Thinking critically about open access is a necessary skill for anyone going into the cultural heritage sector. While having material accessible to them may have helped them gain information that was useful to their project, the students also recognized that there was a need to remain sensitive and aware of the needs of the population whose history was being put on display. As Kim Christen has repeatedly pointed out (2011, 2012), being open is not always desirable for indigenous communities, and the students recognized this when deciding to 3D print materials that represented features of the landscape of each of their three excavations sites instead of attempting to model the archaeological artefacts themselves. Recognizing that culturally sensitive practices mean understanding the needs and desires of Canada’s indigenous communities rather than simply putting their history on display is a lesson from which we can all benefit. Further still, inviting discussion of these decisions regarding the 3D printed objects on their maps with members of the public (children and adults alike) brings these ideas out into the open.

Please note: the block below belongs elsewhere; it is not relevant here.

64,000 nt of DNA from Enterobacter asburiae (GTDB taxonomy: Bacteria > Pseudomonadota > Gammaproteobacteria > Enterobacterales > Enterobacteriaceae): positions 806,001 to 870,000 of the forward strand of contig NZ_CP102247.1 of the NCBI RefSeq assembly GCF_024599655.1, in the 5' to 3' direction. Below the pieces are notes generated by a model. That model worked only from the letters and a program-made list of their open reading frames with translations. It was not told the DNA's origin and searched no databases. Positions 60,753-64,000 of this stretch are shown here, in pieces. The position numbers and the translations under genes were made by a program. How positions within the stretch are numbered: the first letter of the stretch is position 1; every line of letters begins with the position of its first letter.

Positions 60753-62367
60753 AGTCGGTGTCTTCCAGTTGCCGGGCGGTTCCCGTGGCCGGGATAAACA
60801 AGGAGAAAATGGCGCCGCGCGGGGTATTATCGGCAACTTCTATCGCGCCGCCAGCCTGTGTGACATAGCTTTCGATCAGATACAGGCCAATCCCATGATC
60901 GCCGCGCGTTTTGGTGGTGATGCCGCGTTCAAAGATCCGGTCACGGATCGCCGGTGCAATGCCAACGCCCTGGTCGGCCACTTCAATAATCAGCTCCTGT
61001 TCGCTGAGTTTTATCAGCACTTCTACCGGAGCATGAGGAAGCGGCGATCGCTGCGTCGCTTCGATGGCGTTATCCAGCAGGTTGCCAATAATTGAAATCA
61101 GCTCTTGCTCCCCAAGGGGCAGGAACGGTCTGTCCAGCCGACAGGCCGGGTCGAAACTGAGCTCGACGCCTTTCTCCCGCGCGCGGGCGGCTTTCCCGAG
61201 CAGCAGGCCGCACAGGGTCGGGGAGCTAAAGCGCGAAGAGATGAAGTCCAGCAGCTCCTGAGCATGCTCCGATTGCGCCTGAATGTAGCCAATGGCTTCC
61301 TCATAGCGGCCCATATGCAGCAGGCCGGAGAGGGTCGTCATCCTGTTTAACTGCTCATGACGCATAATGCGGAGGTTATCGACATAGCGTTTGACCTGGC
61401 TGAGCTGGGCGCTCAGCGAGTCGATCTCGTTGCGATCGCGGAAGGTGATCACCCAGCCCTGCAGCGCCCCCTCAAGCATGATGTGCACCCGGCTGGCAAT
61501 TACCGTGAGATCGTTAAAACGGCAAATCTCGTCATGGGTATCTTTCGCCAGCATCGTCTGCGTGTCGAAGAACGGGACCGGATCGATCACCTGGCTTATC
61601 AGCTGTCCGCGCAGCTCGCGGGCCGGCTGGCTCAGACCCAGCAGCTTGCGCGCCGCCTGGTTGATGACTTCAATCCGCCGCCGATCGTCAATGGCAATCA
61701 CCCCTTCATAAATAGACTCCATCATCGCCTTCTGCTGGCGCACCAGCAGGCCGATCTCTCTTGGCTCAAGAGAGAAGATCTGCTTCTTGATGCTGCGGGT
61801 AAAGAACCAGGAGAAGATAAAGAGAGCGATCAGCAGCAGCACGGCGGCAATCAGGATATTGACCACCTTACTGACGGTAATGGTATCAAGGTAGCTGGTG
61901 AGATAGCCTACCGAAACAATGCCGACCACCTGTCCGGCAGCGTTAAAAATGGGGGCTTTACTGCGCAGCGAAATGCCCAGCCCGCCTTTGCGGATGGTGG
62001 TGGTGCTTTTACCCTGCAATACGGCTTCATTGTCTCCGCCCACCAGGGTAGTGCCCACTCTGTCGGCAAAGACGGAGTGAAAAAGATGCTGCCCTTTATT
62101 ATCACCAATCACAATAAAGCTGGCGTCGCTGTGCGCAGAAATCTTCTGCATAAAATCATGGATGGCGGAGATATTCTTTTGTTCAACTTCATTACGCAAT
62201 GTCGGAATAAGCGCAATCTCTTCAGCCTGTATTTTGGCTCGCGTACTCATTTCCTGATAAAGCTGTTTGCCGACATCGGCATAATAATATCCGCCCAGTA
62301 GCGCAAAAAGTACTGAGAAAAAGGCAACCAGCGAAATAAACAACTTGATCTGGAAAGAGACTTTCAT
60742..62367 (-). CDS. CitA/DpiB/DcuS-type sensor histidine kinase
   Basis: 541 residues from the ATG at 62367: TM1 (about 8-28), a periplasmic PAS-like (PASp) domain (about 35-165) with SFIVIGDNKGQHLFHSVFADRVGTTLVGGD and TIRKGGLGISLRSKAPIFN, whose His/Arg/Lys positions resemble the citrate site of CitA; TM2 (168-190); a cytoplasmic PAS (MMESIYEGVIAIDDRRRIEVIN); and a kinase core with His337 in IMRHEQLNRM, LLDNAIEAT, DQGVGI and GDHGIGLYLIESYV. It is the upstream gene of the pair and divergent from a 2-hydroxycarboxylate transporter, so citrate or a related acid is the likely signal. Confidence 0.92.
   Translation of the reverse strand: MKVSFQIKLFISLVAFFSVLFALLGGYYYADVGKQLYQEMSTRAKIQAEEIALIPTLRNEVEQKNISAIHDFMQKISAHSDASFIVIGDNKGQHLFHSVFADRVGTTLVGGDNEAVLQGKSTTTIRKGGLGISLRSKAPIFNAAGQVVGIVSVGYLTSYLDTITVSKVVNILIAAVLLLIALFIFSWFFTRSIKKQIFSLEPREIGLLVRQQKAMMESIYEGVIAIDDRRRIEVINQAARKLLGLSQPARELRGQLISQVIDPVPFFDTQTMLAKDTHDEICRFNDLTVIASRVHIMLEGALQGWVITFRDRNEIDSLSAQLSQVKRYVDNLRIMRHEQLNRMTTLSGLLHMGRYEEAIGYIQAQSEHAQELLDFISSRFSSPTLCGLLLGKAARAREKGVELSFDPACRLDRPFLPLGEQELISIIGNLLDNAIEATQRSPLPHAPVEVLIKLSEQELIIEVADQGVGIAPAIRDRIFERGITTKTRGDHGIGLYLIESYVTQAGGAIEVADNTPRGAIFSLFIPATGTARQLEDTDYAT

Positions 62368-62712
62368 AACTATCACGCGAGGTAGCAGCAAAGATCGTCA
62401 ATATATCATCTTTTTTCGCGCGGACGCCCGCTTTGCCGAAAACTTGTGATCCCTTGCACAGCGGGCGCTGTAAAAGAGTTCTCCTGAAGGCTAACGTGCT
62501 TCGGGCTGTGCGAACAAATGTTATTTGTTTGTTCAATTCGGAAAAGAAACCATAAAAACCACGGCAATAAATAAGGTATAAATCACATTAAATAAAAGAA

Interface Design